"(3) Prior to acquisition of a chattel mortgage, items of property to be included shall be separately appraised by a competent appraiser and the fair market value thereof determined.  No such chattel mortgage loan shall exceed in amount the same ratio of loan to the value of the property as is applicable to the companion loan on the real  [[Orig. Op. Page 4]] property."

            RCW 48.13.160 (2) (e) provides in pertinent part as follows:

            "(2) An insurer may own real property acquired in satisfaction or on account of loans, mortgages, liens, judgments, or other debts previously owing to the insurer in the course of its business, and may invest or have invested in aggregate amount not exceeding three percent of its assets in other real property, and in the repair, alteration, furnishing, or improvement thereof, as follows only:

            "(e) Upon approval of the commissioner, in real property and equipment incident to real property, requisite or desirable for the protection or enhancement of the value of other real property owned by the insurer."

            The first section quoted above would not be applicable inasmuch as a chattel mortgage does not come within the type set forth in the section.  In addition, it does not qualify under the latter statutory provision inasmuch as the company is not the owner of the real property in which the chattel is situated and the equipment is not incidental to the real property nor has there been any approval by the commissioner of this investment.

            RCW 48.13.240 defines miscellaneous investments.  This section is general in application and provides that an insurer may make loans or investments not otherwise specifically made eligible for investment and not specifically prohibited or made ineligible by this section or other provisions of the code.  However, subsection (2) reads in part as follows:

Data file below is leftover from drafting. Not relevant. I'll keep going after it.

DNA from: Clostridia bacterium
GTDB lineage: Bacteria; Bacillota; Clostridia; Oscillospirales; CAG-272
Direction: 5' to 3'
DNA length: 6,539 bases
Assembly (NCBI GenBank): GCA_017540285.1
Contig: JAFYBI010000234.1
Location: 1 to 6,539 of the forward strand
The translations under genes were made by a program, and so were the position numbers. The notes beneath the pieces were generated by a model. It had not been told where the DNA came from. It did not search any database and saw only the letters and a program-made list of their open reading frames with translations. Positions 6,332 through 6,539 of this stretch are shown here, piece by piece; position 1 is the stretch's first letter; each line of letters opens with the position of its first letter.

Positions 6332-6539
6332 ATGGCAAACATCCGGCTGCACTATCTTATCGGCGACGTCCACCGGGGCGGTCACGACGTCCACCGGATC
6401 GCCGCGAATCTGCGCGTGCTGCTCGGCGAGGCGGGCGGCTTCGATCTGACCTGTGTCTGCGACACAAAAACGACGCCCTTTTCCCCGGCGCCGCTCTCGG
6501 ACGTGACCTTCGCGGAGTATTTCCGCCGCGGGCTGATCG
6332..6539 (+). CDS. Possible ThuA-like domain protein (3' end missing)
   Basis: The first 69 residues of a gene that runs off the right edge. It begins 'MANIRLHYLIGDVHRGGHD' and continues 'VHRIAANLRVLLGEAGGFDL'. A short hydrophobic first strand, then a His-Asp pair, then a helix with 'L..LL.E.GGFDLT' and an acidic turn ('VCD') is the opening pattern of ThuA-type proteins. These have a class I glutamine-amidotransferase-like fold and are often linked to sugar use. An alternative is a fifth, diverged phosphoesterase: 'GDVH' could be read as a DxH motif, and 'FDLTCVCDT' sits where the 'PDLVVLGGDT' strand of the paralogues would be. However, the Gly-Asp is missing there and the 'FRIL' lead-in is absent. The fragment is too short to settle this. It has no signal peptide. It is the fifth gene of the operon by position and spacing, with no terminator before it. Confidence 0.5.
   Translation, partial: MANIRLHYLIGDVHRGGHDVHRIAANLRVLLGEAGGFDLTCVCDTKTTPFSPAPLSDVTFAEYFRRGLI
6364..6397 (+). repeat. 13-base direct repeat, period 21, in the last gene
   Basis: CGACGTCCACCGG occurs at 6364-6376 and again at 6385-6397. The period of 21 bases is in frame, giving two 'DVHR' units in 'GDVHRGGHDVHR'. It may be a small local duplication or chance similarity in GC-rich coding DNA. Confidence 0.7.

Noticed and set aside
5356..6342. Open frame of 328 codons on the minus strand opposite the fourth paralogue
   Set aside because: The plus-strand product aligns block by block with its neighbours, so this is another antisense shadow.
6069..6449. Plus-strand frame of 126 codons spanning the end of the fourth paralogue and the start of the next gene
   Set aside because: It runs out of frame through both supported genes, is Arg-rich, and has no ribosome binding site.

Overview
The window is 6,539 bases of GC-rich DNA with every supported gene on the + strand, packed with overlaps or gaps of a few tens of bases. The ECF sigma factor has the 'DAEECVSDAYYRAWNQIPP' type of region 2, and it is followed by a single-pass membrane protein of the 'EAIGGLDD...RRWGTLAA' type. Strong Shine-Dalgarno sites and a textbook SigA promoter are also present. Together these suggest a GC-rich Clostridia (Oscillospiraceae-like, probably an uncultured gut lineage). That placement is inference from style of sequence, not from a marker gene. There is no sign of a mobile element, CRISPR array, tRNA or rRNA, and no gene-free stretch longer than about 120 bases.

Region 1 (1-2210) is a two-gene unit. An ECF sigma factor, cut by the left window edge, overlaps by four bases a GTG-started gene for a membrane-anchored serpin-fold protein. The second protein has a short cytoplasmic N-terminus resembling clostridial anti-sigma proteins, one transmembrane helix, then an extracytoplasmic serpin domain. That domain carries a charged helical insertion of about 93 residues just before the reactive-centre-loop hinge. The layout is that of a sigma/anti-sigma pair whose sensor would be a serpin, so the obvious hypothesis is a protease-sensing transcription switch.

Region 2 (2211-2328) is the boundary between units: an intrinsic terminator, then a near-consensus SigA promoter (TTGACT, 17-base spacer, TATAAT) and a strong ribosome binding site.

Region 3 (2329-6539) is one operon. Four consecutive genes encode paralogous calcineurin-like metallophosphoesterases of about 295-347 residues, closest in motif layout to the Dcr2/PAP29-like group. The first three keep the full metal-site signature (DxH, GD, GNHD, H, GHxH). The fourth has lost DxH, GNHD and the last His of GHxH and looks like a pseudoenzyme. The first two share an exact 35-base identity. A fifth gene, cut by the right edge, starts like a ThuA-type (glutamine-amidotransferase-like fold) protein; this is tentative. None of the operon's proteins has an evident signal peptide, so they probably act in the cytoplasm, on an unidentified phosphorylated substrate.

"(2)No such loan or investment shall be represented by

            "(a)any item described in RCW 48.12.020; or

            "(b) any loan or investment of a kind specifically made eligible under any other provision of this code; . . ."  (Emphasis supplied.)

            Since there is the specific reference back to RCW 48.12.020 (nonallowable assets) which expressly precludes a chattel mortgage on equipment, a company  [[Orig. Op. Page 5]] cannot legally include the book value of the chattel mortgage on printing equipment as an admitted asset in its filed annual statement for 1956.

            In reviewing other provisions of the code, it would appear that the foregoing chattel mortgage on printing equipment is a type of transaction that could only be considered as an admitted asset under RCW 48.13.250, if there had been advance approval by the insurance commissioner of the foregoing transactions or investments.  You have advised us that there has been no such approval and therefore the chattel mortgage cannot be considered an asset under that provision.

            We hope the foregoing analysis will be helpful to you.

Very truly yours,

JOHN J. O'CONNELL
Attorney General

LLOYD G. BAKER
Assistant Attorney General